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How can IT influence the web development process when Marketing excludes them?

Posted in Information Technology on February 14, 2012
There are (4) comments permalink

 

Jeff is the IT Manager for a clothing retailer.  The systems he manages are robust, supporting the logistics aspect of the business, as well as inventories and in store processing systems.  Recently Jeff found out from the company newsletter that Mark, the newly hired Marketing Manager, was going to start up an online store.  Mark had contracted with an outside advertising agency and web developer and the planned launch was six months from now.  Jeff could not believe that he was not included in this process, or the way he found out about it.  He wants to be an active partner with marketing to develop this website but fears it is too late.

  • What should Jeff do to get himself involved in the project? 
  • Should the online store be led by IT or Marketing, and why? 
  • What can Jeff do on an ongoing basis to avoid these surprises in the future?

Comments (4)

Ven2012 posted on: September 21, 2012

Don't take it personally and focus on how you can support YOUR customer, the Marketing guy.

1. Jeff should introduce himself to Mark and provide thoughtful feedback and opportunities to involve IT.
2. If Marketing is opening an Online store to push existing business, then that is a marketing function and I would imagine fall under marketing.. having said that, IT should be heavily consulted int he process, and hopefully the GM pushed this issue.
3. To avoid these issues going forward I would suggest that Jeff try and set up a regular meeting with Mark where they talk about updates, needed resources, etc.

Projectguru posted on: September 21, 2012

I would suggest giving the new guy the benefit of the doubt. He is probably in a race to do great things and may not know policies, people, etc. Introduce yourself, outline the opportunities that exist and your willingness to support the project. Focus on the value added to the customer which maintains the appropriate perspective and come in with detailed examples and recommendations.

Douglasb08 posted on: September 21, 2012

Jhorowitz is right... if Jeff isn't able to integrate the systems properly then the likelihood of success is greatly reduced. The Marketing Manager should have done this in advance...let's assume that the Marketing manager doesn't understand IT systems (shocking assumption I know, but for discussion purposes) and it was just an over-site on their part as they work to move their marketing program forward... the larger questions becomes... what can Jeff do to change the current situation? I agree, he shouldn't be there, but I am certain this situation happens more often than not. I would suggest that Jeff ask for a meeting with Mark and in that meeting say I have heard about this exciting project you are working on and I want to help you be successful. At that meeting, outline what IT can do to support the program and outline the improvements to the customer that will be realized... if you become a partner on this project, Mark is more likely to seek you on the next project.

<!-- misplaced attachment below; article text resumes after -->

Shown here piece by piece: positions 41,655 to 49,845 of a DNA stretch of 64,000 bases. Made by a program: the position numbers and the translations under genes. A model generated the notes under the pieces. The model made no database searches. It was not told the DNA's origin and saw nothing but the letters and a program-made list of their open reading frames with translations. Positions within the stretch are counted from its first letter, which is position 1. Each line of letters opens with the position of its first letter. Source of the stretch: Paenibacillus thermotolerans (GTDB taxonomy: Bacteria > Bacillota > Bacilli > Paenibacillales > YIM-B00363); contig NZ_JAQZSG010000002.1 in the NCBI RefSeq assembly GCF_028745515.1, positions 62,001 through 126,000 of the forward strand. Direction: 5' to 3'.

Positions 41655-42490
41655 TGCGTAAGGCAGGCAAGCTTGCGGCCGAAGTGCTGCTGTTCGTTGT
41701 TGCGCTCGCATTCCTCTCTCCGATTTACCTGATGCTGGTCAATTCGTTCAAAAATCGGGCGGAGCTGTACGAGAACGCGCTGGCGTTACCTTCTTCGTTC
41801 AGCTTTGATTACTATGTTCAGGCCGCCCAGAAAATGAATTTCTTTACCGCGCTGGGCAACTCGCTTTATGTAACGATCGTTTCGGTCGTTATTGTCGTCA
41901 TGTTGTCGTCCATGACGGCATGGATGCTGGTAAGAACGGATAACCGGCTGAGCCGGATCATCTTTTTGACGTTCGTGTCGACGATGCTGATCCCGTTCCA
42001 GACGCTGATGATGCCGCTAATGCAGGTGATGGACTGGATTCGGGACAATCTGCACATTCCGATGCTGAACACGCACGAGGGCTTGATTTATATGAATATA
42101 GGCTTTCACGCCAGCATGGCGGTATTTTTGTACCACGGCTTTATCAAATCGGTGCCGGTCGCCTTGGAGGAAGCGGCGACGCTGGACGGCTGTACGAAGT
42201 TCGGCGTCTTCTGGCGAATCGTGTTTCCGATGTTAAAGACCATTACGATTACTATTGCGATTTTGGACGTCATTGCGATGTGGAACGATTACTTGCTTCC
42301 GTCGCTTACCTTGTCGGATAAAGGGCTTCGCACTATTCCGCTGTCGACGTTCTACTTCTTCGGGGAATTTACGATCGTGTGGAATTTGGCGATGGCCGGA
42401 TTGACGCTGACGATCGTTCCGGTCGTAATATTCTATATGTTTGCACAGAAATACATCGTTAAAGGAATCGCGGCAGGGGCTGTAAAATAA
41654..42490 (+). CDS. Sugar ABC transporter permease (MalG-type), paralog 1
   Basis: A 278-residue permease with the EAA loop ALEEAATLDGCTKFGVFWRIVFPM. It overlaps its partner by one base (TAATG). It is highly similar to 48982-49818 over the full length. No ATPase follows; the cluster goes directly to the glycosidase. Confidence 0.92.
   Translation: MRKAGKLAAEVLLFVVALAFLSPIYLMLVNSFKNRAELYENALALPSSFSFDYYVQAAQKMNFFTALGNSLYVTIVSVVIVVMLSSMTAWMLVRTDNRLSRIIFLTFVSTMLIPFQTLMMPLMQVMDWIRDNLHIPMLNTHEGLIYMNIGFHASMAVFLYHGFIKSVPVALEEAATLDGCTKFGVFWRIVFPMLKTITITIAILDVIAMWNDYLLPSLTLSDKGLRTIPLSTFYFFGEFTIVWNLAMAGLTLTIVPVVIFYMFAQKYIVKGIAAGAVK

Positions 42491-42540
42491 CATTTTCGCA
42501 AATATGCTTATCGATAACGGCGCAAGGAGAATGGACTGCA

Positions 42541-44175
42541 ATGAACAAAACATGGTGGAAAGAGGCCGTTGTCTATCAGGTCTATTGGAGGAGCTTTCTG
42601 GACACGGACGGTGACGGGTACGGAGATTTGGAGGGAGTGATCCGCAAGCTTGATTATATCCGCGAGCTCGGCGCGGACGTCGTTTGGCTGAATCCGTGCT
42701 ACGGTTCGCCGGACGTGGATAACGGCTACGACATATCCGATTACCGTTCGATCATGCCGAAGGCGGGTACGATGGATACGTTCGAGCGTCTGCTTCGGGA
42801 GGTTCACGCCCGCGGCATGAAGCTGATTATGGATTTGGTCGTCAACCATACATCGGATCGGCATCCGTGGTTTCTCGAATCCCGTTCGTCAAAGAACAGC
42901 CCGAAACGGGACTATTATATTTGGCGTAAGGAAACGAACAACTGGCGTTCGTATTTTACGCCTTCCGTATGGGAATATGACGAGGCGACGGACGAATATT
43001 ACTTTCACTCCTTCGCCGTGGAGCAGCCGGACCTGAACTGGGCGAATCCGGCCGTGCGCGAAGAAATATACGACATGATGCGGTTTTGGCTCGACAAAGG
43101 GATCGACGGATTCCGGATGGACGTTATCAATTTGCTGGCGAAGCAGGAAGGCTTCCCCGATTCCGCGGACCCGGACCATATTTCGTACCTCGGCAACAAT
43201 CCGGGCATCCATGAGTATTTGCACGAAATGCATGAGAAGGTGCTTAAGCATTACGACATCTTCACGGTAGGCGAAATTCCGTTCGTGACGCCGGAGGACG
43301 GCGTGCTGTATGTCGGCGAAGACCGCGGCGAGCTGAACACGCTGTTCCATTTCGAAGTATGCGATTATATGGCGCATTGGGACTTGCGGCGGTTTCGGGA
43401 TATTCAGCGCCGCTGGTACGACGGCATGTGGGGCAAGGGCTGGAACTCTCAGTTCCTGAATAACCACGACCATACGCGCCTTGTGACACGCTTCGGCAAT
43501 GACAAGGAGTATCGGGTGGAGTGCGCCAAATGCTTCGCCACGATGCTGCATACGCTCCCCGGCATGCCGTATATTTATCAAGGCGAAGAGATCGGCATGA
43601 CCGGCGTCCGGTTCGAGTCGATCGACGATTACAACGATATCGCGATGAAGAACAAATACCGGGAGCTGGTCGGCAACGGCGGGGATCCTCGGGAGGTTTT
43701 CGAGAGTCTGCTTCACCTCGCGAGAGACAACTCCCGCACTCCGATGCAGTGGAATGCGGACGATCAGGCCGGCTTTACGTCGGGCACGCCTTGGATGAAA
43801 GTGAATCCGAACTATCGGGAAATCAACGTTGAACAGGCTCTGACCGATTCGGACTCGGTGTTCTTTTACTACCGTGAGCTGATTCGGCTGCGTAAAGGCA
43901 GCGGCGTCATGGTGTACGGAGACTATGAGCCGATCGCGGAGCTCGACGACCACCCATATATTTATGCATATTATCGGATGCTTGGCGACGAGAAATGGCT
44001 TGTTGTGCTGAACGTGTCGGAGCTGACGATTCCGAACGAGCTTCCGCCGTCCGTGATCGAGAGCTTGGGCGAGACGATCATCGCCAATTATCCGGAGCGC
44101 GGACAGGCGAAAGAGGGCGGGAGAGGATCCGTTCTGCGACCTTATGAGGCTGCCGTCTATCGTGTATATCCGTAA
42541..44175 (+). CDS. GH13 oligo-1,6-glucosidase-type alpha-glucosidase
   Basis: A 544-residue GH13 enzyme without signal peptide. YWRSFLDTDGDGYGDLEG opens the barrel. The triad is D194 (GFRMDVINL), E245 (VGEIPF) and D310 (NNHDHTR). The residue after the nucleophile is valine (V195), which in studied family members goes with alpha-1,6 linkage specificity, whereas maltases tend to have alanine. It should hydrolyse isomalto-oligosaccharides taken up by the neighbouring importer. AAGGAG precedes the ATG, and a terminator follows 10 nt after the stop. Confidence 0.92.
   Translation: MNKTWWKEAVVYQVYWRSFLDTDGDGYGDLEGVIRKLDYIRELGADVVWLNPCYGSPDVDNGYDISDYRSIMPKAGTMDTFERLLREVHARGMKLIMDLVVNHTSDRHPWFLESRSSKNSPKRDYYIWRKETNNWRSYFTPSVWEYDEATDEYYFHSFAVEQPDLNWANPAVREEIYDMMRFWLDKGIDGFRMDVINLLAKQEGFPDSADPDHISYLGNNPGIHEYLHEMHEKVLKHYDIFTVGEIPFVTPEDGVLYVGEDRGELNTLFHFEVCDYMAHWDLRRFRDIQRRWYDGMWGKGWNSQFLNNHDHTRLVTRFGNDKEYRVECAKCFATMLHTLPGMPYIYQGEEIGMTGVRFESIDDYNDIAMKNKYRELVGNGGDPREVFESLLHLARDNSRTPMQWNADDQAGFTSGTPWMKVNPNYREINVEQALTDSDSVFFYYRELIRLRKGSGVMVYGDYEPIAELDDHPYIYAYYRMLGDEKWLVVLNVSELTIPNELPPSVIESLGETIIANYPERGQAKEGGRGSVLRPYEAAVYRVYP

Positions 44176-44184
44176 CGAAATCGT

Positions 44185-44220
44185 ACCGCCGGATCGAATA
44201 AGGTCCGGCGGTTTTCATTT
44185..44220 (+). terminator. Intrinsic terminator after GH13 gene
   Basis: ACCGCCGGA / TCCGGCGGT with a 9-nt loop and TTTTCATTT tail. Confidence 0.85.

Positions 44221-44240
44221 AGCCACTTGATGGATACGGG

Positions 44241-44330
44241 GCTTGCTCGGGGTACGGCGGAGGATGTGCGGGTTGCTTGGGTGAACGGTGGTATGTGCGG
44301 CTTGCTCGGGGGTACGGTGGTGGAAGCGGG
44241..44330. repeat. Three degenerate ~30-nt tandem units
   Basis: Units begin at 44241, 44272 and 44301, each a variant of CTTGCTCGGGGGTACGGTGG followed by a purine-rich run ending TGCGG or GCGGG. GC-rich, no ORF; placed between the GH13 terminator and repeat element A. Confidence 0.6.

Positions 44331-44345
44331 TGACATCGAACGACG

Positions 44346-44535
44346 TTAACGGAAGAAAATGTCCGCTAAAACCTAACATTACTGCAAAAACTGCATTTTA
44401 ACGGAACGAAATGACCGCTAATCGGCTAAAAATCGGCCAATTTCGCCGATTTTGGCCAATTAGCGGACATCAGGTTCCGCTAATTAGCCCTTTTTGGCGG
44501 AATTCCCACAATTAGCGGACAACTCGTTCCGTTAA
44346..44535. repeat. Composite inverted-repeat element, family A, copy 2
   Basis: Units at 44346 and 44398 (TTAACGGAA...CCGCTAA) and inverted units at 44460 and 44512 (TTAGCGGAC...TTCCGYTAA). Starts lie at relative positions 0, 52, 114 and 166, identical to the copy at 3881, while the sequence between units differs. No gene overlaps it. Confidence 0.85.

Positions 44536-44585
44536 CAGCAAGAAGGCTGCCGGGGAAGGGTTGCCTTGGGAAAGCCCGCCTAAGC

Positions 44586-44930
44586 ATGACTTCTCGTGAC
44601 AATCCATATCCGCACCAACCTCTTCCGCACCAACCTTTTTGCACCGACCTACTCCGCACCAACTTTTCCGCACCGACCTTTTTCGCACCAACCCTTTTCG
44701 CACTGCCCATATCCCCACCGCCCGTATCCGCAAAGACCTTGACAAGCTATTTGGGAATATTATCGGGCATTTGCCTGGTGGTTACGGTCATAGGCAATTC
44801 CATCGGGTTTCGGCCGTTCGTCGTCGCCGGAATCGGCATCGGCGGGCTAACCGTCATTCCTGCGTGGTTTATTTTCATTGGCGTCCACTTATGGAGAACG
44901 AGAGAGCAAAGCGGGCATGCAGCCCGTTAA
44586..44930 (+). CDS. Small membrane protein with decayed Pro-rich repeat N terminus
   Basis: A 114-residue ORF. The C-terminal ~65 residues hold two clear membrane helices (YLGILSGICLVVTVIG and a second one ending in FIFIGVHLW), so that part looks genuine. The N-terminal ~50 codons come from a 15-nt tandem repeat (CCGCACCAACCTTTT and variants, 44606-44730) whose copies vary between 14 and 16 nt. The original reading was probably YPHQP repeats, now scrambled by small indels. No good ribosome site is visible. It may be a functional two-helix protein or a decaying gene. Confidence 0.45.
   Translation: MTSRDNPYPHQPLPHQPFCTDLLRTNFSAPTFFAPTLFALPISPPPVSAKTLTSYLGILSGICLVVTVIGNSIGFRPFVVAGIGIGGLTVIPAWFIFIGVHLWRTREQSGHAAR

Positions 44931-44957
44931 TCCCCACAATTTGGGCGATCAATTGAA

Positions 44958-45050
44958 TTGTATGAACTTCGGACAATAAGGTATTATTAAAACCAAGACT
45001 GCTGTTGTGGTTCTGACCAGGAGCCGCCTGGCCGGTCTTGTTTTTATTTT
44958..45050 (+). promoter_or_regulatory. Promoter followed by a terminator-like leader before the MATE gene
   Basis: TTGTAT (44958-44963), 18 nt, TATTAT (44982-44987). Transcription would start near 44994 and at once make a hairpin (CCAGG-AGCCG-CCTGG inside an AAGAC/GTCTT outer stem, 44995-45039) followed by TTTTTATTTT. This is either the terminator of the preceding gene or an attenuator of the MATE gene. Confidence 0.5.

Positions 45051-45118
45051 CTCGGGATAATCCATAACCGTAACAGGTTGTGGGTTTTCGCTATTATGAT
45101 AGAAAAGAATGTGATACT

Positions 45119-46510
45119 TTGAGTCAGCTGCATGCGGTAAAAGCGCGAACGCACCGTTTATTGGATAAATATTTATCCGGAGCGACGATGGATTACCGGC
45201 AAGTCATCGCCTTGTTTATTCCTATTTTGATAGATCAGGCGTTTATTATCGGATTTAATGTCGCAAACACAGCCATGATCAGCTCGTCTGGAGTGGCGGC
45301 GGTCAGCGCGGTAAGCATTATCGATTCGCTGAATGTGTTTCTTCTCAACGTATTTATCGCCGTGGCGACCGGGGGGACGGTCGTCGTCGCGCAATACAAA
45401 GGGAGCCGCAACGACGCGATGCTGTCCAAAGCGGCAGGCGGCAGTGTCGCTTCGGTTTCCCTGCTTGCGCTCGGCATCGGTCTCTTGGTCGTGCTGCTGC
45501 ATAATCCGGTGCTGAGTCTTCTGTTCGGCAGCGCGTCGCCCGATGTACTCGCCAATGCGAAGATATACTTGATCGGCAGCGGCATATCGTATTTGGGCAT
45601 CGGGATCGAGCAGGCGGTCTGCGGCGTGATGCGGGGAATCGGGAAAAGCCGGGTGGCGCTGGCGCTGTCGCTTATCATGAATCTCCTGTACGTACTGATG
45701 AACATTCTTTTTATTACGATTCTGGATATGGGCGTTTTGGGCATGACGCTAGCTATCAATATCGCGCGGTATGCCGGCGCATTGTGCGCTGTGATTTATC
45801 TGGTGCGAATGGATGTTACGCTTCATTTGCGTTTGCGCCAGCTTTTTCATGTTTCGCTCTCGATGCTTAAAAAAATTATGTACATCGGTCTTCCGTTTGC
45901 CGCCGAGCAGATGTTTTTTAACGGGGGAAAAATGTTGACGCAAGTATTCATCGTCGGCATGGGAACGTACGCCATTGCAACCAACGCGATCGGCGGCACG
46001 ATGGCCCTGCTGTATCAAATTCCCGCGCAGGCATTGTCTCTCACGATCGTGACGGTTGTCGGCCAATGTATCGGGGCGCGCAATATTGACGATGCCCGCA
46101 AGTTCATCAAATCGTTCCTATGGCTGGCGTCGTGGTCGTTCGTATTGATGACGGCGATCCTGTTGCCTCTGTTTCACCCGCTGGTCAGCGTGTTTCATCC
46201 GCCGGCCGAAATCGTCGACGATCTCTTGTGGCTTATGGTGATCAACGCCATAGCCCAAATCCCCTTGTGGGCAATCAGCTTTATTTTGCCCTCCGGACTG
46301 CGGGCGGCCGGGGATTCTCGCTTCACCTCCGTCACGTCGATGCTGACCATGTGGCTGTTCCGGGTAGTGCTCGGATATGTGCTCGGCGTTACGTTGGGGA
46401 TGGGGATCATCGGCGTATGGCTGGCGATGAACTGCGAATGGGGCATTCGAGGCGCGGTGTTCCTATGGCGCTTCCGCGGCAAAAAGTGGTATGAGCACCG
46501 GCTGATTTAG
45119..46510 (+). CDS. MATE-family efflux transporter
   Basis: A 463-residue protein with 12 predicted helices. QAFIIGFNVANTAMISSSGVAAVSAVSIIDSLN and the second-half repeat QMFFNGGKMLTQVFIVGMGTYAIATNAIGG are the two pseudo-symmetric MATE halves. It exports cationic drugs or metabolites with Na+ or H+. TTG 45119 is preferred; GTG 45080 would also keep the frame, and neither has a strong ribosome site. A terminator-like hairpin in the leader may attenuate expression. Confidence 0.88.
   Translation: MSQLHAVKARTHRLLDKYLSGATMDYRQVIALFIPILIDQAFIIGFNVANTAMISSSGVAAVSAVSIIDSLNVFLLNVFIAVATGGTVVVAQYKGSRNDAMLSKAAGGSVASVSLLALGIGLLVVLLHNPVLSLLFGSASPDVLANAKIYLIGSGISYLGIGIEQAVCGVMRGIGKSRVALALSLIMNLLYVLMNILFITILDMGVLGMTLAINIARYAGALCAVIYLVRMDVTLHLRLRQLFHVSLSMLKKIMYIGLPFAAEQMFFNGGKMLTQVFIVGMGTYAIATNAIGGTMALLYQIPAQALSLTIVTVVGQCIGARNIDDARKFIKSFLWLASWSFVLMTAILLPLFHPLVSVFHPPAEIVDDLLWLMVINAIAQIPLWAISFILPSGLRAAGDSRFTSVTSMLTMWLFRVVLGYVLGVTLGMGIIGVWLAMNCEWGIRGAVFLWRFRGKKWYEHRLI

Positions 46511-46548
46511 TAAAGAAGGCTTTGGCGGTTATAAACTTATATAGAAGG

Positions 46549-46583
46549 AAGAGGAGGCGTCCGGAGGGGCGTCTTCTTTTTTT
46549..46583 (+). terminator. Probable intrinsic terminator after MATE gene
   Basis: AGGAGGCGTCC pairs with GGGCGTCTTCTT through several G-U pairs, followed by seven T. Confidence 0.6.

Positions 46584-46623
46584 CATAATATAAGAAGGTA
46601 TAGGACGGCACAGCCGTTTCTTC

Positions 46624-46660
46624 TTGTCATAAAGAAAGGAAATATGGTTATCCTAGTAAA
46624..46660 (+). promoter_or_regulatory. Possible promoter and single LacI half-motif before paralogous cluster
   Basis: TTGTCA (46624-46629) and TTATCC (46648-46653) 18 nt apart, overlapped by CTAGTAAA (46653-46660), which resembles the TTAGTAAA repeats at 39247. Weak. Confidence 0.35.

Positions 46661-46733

jhorowitz posted on: September 20, 2012

I don''t see how Mark''s online store can succeed without tight integration with Jeff''s systems. The implication of Jeff learning of this project in a newsletter is that his organization was not engaged. Since the online system will be the "face" of the company to the public, it is legitimate for that organization to have the leadership role, but clearly there is an issue that will jeopardize project success. Jeff needs to reach out to Mark to proactively explore how he and his organization can assist in the effort; by developing a partnership relationship, it is more likely that he will be aware of and have input to future projects.

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